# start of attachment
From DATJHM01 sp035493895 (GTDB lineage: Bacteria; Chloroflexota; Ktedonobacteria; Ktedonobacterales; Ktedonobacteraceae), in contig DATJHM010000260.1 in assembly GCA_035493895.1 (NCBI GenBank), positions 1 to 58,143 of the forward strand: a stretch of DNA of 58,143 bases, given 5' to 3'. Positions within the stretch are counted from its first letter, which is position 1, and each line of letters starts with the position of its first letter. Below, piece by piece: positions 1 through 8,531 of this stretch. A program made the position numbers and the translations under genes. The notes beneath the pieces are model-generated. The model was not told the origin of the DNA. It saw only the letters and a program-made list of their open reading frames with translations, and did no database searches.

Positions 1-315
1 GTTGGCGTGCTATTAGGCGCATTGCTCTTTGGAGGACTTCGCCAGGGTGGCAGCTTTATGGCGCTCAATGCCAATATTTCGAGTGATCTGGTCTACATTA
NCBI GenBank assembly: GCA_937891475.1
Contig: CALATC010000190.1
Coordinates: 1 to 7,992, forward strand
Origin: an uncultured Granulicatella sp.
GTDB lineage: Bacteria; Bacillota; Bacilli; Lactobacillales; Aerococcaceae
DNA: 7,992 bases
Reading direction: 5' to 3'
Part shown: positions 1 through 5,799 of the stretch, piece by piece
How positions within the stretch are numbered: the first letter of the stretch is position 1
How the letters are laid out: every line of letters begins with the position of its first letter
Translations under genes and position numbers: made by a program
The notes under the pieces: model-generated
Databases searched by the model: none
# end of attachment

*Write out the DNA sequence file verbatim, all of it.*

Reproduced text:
From DATJHM01 sp035493895 (GTDB lineage: Bacteria; Chloroflexota; Ktedonobacteria; Ktedonobacterales; Ktedonobacteraceae), in contig DATJHM010000260.1 in assembly GCA_035493895.1 (NCBI GenBank), positions 1 to 58,143 of the forward strand: a stretch of DNA of 58,143 bases, given 5' to 3'. Positions within the stretch are counted from its first letter, which is position 1, and each line of letters starts with the position of its first letter. Below, piece by piece: positions 1 through 8,531 of this stretch. A program made the position numbers and the translations under genes. The notes beneath the pieces are model-generated. The model was not told the origin of the DNA. It saw only the letters and a program-made list of their open reading frames with translations, and did no database searches.

Positions 1-315
1 GTTGGCGTGCTATTAGGCGCATTGCTCTTTGGAGGACTTCGCCAGGGTGGCAGCTTTATGGCGCTCAATGCCAATATTTCGAGTGATCTGGTCTACATTA
NCBI GenBank assembly: GCA_937891475.1
Contig: CALATC010000190.1
Coordinates: 1 to 7,992, forward strand
Origin: an uncultured Granulicatella sp.
GTDB lineage: Bacteria; Bacillota; Bacilli; Lactobacillales; Aerococcaceae
DNA: 7,992 bases
Reading direction: 5' to 3'
Part shown: positions 1 through 5,799 of the stretch, piece by piece
How positions within the stretch are numbered: the first letter of the stretch is position 1
How the letters are laid out: every line of letters begins with the position of its first letter
Translations under genes and position numbers: made by a program
The notes under the pieces: model-generated
Databases searched by the model: none